Permanent Hearing Damage Resulting from Ear Infections
Ear infections are a generic name given to any ailment that affects the ears, but in medical terms they are called otitis media. These infections are common both for children as well as adults and usually result from other secondary infections and viruses, be it sinus problems or influenza. You may be surprised to learn that even teeth problems can cause ear infections!
When it comes to defining what an ear infection (or otitis media) actually is, it basically refers to any infection that affects your middle ear, and is generally caused by bacteria or some other harmful micro-organism.
When other parts of the ear are affected by infectious diseases, they are given different names. Infections can occur in the outer part of the ear, known as the pinna, or they can occur close to your eardrum, whereby the infection would be called otitis externa (commonly known as swimmer’s ear). Ear infections of the cochlea caused by bacterial growth are known as Labyrinthitus.
Ear infections of the middle ear generally have common symptoms that are externally noticeable as well as internally discernible. You may experience foul-smelling discharge emitting from the infected ear. You may experience ear pain, and may also experience hearing loss.
Generally speaking, the hearing loss that results from ear infections is usually temporary and can be treated using medication. However, in some cases, the hearing loss may be permanent. For those who have ear infections frequently may experience some level of permanent damage to their hearing. This is most likely to occur when the ear infections go untreated for a long period of time and are chronic in nature.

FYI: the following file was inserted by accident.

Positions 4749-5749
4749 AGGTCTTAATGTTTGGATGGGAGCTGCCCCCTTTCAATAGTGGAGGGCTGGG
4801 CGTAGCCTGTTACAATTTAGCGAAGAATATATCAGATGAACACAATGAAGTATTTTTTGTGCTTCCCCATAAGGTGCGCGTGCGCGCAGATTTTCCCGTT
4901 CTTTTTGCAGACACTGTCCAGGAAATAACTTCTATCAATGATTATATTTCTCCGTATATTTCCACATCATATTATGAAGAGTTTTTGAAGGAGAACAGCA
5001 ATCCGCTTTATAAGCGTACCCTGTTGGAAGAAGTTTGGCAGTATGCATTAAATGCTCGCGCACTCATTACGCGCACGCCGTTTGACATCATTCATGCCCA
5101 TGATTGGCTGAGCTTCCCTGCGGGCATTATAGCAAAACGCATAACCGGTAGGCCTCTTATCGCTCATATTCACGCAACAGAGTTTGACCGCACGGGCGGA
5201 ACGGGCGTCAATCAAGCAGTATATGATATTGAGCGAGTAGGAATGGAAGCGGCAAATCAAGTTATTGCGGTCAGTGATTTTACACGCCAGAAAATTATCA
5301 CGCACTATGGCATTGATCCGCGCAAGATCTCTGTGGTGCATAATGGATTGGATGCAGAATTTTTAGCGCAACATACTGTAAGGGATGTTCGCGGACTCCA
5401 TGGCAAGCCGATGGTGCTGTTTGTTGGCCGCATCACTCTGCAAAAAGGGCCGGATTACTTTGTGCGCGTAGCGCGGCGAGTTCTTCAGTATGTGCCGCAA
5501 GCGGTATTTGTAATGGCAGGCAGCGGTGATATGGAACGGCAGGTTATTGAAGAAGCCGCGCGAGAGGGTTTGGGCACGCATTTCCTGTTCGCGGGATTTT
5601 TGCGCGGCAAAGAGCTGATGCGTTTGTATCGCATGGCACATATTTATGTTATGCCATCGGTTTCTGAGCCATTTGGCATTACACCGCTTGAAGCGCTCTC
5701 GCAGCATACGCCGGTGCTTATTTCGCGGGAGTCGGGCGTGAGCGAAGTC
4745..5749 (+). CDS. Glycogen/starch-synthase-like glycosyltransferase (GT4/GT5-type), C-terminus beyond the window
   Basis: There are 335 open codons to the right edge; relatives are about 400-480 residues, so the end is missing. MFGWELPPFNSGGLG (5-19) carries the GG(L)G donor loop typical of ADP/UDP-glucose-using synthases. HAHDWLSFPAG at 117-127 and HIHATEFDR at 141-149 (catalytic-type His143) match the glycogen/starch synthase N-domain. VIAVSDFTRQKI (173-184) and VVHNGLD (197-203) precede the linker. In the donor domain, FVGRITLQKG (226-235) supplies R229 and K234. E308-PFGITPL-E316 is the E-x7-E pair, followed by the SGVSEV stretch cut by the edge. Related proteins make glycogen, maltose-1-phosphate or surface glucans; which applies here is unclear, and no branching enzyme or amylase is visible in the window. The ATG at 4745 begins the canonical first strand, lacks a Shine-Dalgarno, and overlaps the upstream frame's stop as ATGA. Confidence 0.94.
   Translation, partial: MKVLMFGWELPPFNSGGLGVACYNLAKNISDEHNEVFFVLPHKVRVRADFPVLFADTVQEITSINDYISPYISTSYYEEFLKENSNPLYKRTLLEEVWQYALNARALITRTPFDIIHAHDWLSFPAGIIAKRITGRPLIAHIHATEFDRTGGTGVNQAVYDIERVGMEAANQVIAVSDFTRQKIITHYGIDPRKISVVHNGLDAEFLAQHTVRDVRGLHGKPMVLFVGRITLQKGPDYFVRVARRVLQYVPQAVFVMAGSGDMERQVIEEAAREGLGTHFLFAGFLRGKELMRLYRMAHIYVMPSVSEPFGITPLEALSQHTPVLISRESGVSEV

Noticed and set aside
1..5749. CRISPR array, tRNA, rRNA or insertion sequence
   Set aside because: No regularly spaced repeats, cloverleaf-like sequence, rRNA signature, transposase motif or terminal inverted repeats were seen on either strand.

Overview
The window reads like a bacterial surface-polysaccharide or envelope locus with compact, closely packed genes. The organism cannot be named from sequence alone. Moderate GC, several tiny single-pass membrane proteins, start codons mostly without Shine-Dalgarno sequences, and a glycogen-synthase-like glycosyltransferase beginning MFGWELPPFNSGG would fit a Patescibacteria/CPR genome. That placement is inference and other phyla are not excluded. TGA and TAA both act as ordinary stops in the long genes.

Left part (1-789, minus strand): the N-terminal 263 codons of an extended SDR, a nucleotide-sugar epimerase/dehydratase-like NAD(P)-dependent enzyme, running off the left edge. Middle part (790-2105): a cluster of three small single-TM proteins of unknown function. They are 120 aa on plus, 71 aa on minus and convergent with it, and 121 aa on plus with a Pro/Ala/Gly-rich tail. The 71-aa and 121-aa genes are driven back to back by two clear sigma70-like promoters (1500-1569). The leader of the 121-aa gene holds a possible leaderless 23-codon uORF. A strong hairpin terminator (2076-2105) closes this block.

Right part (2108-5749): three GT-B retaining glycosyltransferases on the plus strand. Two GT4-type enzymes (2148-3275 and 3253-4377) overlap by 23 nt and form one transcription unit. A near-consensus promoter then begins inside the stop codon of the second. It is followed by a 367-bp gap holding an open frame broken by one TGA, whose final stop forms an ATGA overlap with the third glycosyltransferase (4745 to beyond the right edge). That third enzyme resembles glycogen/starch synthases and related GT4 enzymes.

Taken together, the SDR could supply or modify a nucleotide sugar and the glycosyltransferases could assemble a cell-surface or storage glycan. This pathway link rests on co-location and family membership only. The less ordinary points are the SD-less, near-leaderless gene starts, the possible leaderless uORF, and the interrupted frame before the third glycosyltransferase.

The hearing loss that may occur due to ear infections is known as conductive loss of hearing. This occurs when the sound waves reaching your ears are not able to do so at the appropriate intensity, resulting in distortion of sound or inadequate sound amplification. This occurs due to bacterial growth which feed on the tiny cells within the ears, causing damage to various parts of ear, resulting in hearing loss.
Conductive hearing loss usually affects the delicate bones within the ears known as the ossicles, or the eardrums. Damage to any of these parts of the ear can lead to permanent hearing loss, since the cells within the ears do not regenerate.
In severe cases, you may require prosthetic bones to be attached surgically inside your ears in order to restore your hearing. Surgical methods are also available to treat damage to the eardrum. Since conductive hearing loss is generally an irreversible condition, never neglect ear infections and get them treated by a medical professional at the earliest. Your hearing and overall health is precious, which is why it is up to you to take good care of it so that you can enjoy your favorite sounds for all your years to come.